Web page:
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Excessive consumption of green tea may be unhealthy, study finds

9 December 2015  •  Author(s): Victoria White

Researchers from the University of California, Irvine (UCI) have discovered that excessive consumption of green tea adversely affect the development and reproduction in fruit fly populations.


It is unclear whether over-consumption could have the same impact on humans, but the findings suggest caution when using green tea, or any natural product, in high doses. Nutraceuticals, while growing in popularity, are largely unregulated.

A UCI team led by Mahtab Jafari, associate professor of pharmaceutical sciences, investigated the effects of green tea toxicity on Drosophila melanogaster development and reproduction. Embryos and larvae were subjected to various doses of tea polyphenols.

Larvae exposed to 10 milligrams of green tea were slower to develop, were born smaller and exhibited a dramatic decline in the number of emerged offspring. Ten milligrams also made the flies more susceptible to starvation and heat stress but protected them against dehydration. Female offspring showed decreased reproductive output and a 17% reduction in lifespan; males were unaffected. In addition, 10 milligrams of the tea caused morphological abnormalities in reproductive organs, such as testicular and ovarian atrophy.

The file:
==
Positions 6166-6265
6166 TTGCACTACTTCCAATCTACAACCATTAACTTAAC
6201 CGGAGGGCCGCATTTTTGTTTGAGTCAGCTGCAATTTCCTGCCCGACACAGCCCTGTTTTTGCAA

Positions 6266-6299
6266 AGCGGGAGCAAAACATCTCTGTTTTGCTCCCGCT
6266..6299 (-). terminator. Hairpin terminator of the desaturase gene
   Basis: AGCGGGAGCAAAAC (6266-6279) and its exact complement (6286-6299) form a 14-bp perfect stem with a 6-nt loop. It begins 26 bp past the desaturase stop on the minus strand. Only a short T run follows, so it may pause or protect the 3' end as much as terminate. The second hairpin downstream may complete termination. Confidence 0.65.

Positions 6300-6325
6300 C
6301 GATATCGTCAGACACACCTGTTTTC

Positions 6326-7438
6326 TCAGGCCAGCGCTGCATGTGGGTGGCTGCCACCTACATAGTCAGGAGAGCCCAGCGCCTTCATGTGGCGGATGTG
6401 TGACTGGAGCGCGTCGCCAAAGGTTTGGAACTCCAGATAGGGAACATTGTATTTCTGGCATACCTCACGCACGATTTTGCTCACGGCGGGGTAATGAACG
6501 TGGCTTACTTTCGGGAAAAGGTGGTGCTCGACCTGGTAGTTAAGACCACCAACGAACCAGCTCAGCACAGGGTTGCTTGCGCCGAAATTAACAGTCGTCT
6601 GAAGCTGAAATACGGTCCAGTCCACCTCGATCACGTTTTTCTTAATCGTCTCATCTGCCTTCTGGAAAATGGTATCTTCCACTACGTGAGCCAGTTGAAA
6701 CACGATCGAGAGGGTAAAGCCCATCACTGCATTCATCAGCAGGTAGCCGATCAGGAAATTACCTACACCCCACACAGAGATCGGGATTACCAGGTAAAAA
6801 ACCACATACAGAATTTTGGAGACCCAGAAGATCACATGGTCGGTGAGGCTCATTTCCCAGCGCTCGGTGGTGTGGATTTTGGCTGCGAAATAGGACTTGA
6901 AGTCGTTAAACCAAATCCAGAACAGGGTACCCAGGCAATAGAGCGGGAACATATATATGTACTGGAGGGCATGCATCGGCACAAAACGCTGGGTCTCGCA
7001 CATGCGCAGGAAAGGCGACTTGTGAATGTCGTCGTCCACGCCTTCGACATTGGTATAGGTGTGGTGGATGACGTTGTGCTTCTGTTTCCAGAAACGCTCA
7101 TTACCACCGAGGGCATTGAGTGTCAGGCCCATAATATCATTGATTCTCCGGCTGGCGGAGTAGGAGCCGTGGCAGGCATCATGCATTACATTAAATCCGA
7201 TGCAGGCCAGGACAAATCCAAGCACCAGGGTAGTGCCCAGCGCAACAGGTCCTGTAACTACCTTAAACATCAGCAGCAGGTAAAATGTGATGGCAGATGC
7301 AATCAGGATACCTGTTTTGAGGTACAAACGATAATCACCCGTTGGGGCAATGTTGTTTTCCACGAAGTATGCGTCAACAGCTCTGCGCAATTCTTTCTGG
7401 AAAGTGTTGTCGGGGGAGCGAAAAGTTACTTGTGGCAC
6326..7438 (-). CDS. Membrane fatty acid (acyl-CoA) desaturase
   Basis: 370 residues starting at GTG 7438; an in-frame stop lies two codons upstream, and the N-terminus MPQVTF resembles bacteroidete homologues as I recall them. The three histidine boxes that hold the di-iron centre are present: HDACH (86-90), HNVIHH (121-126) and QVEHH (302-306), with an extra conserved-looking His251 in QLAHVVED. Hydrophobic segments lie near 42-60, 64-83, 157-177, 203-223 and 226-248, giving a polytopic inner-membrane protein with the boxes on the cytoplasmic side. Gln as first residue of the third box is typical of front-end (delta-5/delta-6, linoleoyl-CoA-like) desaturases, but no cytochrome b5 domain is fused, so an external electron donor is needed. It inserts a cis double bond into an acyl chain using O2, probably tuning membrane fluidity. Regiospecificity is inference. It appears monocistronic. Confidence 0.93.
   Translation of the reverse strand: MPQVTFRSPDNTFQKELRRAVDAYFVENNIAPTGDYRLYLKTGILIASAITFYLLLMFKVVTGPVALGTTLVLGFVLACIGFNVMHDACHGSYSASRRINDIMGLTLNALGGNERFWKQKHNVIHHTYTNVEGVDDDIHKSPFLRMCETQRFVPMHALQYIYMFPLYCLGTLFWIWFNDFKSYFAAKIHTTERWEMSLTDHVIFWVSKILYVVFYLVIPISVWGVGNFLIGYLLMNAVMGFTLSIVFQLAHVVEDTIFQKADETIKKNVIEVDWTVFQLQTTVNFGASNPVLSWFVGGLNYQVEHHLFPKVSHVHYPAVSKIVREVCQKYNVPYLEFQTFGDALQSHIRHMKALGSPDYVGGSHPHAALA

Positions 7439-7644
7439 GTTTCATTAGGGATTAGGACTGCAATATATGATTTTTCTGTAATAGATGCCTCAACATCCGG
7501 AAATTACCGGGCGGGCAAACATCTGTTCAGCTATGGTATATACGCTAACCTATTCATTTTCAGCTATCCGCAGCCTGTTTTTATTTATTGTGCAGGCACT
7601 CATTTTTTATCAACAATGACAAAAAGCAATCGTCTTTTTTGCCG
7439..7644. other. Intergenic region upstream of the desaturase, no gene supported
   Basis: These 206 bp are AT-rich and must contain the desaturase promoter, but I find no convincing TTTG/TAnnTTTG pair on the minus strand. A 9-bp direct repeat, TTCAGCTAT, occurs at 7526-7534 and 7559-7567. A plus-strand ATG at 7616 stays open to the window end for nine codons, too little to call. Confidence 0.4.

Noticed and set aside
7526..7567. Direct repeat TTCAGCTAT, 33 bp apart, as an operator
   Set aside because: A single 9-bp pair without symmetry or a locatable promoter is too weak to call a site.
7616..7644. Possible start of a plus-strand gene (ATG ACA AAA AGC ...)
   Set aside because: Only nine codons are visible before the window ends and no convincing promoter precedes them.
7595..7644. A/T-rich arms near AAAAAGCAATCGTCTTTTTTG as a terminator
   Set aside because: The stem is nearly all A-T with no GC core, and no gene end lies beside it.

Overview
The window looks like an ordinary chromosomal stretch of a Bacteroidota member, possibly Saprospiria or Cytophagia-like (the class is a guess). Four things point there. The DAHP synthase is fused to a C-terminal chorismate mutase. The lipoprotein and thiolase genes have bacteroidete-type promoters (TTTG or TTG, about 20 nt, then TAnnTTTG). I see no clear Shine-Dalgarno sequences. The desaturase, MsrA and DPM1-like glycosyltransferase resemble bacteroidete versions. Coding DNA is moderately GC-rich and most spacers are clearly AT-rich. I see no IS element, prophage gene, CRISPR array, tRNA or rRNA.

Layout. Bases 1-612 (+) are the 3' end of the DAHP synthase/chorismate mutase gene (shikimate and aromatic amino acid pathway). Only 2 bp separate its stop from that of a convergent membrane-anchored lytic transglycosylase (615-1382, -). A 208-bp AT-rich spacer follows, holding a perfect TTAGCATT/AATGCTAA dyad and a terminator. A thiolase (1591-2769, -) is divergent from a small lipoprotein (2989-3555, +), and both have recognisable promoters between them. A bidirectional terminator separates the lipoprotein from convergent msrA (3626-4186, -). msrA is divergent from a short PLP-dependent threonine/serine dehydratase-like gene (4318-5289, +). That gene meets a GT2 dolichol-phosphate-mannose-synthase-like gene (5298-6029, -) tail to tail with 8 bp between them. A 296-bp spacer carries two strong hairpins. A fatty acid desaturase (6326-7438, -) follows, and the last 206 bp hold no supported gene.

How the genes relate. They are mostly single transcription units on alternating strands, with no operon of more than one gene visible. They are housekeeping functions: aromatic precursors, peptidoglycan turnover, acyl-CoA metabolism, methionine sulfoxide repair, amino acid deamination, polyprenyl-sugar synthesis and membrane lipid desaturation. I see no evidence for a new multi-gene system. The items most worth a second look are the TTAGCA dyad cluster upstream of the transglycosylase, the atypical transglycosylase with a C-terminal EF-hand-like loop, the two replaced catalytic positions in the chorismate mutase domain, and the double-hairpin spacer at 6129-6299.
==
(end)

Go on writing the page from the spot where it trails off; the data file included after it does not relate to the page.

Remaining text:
Jafari believes that high doses of green tea may cause “too much” apoptosis, or cell death, but in this study, she said, they did not evaluate mechanisms, which is the focus of her current research.

Reports of problems associated with excessive consumption of green tea

Green tea is popular worldwide for its purported brain and heart health and anticancer properties. However, there are some reports of problems associated with excessive consumption: Jafari noted that in other tests with mice and dogs, green tea compounds in large amounts dramatically reduced body weight and, in mice, negatively affected embryo development.

“While green tea could have health benefits at low doses, our study and others have shown that at high doses, it may have adverse effects,” she said. “Further work is needed to make any definite recommendations, but we can suggest that green tea be consumed in moderation.”

“We are planning to continue to measure total consumption, evaluate metabolic pathways, and identify and quantify the metabolites of natural products in flies,” Jafari said. “These experiments will enable us to have a better understanding of toxic doses in humans.”

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